The 74-year-old grandfather, who has been heir apparent since he was three years old, is now finally fulfilling his destiny, with his coronation due at Westminster Abbey on 6 May (with a new bank holiday falling on 8 May).
Known for his charitable endeavours – most notably his efforts around supporting youths with The Prince’s Trust – Charles is a staunch climate crusader.
But what’s he really like as a person and will he make a good monarch for years to come? We look to the celebrities and well-known figures who have spent time with him and provided insight into his character.
"'Approachable' is how I would describe His Majesty," Naomi Campbell told British Vogue ahead of his coronation.
The supermodel, 52, first met Charles at Donatella Versace's It's Fashion charity gala in 2001, crossing paths a few times thereafter.
"Meeting him in Lagos was a highlight. I remember him being at his most charming there. I have respect for the fact that he cares to visit Africa and is passionate about what is happening on the continent. I give people credit when they get up and take action – go to places and see with their own eyes. That’s what he did."
Like the King, fashion designer - and daughter of Sir Paul McCartney - Stella McCartney is known for her environmentalism.
"King Charles has a gentle side that is very precious and rare for a man in his position. I know, personally, that we share a great love of nature and biodiversity, wild flowers and gardens," the 51-year-old sustainable fashion designer told British Vogue.
"He is also a true leader, not only for our country but for our planet."
Joan Collins, 89, isn't the first to comment on the King's dancing and performing abilities.
"His Majesty King Charles has always been charming, with a wonderful voice and a dry, dry sense of humour. I met him for the first time at the charity ball that Armand Hammer gave in Palm Beach, Miami, in the 1980s, when he was the Prince of Wales and first married to Princess Diana," the actor told British Vogue.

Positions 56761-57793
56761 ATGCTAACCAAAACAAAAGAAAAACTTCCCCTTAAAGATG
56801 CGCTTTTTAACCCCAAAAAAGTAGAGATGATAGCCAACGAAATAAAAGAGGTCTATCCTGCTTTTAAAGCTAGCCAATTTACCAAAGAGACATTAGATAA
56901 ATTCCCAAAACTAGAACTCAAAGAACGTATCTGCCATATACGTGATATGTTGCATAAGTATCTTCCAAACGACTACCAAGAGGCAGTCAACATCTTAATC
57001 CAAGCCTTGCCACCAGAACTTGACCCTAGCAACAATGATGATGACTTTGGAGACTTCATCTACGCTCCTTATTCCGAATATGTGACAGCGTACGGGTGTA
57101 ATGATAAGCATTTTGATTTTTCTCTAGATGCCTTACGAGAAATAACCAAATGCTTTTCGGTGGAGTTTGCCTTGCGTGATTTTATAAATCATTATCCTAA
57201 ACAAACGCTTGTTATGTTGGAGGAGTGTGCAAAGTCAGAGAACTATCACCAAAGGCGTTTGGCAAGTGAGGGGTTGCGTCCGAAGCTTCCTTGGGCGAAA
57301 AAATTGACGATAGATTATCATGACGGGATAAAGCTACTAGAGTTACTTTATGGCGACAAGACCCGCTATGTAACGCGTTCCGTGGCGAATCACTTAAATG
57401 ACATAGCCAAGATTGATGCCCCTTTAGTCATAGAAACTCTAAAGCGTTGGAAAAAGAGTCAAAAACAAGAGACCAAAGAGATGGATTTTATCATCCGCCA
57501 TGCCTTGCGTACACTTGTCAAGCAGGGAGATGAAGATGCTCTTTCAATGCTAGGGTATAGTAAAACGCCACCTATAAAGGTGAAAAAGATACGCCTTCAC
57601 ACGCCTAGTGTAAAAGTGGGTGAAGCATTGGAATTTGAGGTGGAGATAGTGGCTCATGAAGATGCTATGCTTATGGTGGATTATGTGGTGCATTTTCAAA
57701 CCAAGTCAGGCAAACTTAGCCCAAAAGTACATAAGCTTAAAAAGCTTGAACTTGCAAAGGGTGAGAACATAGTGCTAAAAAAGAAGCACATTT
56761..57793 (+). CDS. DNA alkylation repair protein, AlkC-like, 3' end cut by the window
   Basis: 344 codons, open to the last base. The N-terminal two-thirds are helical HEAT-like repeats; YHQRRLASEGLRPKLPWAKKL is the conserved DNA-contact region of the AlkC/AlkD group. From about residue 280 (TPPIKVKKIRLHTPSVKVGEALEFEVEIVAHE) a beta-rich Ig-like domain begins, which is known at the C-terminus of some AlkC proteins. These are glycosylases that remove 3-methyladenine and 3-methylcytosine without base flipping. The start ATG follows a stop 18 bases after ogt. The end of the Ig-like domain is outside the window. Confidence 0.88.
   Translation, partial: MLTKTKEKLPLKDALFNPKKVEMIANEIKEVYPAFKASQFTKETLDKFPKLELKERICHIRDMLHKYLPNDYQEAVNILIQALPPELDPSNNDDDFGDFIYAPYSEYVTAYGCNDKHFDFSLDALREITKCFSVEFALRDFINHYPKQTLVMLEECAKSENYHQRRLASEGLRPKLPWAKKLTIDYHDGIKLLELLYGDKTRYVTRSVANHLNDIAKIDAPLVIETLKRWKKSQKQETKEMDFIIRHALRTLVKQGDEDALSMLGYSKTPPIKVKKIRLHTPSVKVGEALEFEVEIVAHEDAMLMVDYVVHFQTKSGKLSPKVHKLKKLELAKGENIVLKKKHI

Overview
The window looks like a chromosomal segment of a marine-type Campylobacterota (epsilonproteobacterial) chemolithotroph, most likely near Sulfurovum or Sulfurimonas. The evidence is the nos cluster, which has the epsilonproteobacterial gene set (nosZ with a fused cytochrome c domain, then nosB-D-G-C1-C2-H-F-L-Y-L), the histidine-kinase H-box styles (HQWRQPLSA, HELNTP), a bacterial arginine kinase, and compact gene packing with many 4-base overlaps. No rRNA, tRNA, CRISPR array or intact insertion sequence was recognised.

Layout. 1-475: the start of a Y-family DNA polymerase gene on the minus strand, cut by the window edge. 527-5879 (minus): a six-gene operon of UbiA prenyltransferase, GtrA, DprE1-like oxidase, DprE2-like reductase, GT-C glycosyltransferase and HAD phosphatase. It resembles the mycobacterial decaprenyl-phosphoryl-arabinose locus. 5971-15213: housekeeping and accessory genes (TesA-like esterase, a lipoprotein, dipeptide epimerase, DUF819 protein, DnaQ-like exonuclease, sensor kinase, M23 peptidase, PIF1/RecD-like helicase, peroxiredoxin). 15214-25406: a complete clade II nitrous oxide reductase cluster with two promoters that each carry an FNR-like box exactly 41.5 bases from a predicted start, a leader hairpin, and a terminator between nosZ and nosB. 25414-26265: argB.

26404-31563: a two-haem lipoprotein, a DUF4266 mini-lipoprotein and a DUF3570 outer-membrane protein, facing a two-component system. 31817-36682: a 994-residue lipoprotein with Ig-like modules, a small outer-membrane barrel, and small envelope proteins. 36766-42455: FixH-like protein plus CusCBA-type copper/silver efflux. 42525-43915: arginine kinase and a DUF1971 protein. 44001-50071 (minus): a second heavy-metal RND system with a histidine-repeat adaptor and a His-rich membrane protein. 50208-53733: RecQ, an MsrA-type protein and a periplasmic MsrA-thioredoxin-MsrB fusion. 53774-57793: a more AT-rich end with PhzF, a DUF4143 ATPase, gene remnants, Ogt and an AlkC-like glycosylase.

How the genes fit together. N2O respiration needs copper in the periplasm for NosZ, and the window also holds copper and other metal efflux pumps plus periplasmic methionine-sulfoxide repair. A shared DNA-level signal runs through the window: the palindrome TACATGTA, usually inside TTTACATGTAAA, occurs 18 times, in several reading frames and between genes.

"We had a little dance together, which was very nice. He’s quite a good dancer!"
Referencing another time in the 2000s when the pair sat together at the Safeway Picnic concert in aid of The Prince's Trust, Collins added, "He loves modern music and was jiving along. He said he hoped [Diana] Ross would sing his favourite song, 'Baby Baby'."
From one old leader to a new one, former prime minister Gordon Brown expressed the high hopes and expectations he has for the new monarch.
"Do not imagine for an instant that in the long years past he has not watched, absorbed and thought about what it means to be King," the 71-year-old noted after the late Queen's death, according to Country Life. "He is well prepared and, I have no doubt, resilient for the task ahead."
Dame Judi Dench, 87, who backed the Countryfile Plant Britain campaign with Charles in 2020, and has met him a number of times, sees his artistic side and love of the outdoors as great qualities to have.
"What struck me when we met was his passion for painting (he really is quite a remarkable painter), his love of walking, for trees, the countryside and Cornwall — everything I also feel so deeply about," Country Life also reports the actor said.
Netflix added a disclaimer to The Crown trailer last year after criticism from Dench herself.
Furniture restorer and presenter Jay Blades, 52, said the experience of meeting Charles for the special episode of his BBC show The Repair Shop, which aired last month, was "really unbelievable".
The pair, alongside a team of expert craftspeople, explored their shared passion for preserving heritage craft skills.
"Working with King Charles, well he was the Prince of Wales then and now King Charles III, I couldn't believe that someone from a council estate and someone from a royal estate... we just got on like a house on fire," Blades told PA news agency on last year's National Television Awards' (NTAs) red carpet.
"As Will said the other day, 'I thought you and him knew each other from years ago, the way you guys were speaking to each other.'
"You're going to see the prince then and the King now in a way that you've never seen him – he is so relaxed, to the extent where the protocols are kind of out the window. We talk to each other, we're laughing, we're just having a great time."
Margolyes, 81, revealed in her memoir, This Much is True, that she feels "very protective" about Charles.
“We have met a handful of times over the years but I was amazed when Lindy my agent rang me to say, ‘Prince Charles has invited you to go and spend three nights in a house party in Sandringham,'" she wrote.
Describing her visit, which included swimming with Camilla, she described the King and Queen Consort as “cracking good hosts”.
Margolyes and her fellow guests, which included David Hockney and Stephen Fry, were entertained by Charles performing a monologue written by Barry Humphries. “The prince is a fine actor, he had a superb Aussie accent and he made us all laugh,” she recalled.
She added, “I think he’s a good man who cares a great deal for the country, and I can’t bear the horrid things people write about him and the other members of the Royal Family.”
Rock star Rod Stewart, 77, is thought to be a close friend of the King. He was previously an ambassador for The Prince’s Trust and performed at his 60th birthday in addition to the Queen’s Platinum Jubilee celebrations earlier this year.